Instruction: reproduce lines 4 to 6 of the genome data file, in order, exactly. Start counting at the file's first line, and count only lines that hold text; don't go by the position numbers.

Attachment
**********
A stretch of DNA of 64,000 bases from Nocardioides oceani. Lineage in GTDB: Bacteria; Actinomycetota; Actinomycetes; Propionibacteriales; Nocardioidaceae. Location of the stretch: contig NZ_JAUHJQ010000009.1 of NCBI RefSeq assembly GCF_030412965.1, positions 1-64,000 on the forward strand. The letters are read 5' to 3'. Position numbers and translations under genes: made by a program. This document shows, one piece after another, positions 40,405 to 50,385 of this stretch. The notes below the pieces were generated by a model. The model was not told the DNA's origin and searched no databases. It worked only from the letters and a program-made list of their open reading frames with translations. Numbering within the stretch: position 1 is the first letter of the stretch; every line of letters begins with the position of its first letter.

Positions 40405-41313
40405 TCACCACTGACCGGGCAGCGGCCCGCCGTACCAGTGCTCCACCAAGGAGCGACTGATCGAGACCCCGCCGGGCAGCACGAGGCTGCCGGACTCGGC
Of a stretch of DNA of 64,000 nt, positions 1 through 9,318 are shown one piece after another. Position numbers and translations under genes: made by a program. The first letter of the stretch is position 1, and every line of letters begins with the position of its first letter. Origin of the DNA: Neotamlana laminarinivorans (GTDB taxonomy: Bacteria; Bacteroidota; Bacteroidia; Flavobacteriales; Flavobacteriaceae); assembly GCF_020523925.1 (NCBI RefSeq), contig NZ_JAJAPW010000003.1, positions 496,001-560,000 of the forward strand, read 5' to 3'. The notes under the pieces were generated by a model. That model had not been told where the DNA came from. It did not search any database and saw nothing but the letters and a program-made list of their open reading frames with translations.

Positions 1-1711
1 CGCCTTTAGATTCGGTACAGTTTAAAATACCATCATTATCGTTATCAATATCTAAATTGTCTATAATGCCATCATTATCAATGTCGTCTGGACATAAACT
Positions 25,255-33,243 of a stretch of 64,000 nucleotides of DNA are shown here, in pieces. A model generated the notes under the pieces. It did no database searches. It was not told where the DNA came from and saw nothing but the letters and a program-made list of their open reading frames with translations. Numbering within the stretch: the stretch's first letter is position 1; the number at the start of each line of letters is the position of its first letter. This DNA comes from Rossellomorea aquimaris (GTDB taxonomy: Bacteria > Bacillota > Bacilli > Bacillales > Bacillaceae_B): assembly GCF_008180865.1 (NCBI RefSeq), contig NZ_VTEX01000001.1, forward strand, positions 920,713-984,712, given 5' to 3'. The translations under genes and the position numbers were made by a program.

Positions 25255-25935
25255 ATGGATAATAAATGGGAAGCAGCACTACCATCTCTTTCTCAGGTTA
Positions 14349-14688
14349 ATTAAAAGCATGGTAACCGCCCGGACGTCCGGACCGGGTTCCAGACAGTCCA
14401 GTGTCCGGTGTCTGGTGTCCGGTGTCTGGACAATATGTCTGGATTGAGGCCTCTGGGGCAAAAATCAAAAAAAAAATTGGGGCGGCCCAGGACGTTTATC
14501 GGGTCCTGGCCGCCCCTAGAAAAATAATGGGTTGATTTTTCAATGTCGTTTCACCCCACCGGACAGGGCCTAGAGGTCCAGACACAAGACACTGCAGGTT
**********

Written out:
Of a stretch of DNA of 64,000 nt, positions 1 through 9,318 are shown one piece after another. Position numbers and translations under genes: made by a program. The first letter of the stretch is position 1, and every line of letters begins with the position of its first letter. Origin of the DNA: Neotamlana laminarinivorans (GTDB taxonomy: Bacteria; Bacteroidota; Bacteroidia; Flavobacteriales; Flavobacteriaceae); assembly GCF_020523925.1 (NCBI RefSeq), contig NZ_JAJAPW010000003.1, positions 496,001-560,000 of the forward strand, read 5' to 3'. The notes under the pieces were generated by a model. That model had not been told where the DNA came from. It did not search any database and saw nothing but the letters and a program-made list of their open reading frames with translations.

Positions 1-1711
1 CGCCTTTAGATTCGGTACAGTTTAAAATACCATCATTATCGTTATCAATATCTAAATTGTCTATAATGCCATCATTATCAATGTCGTCTGGACATAAACT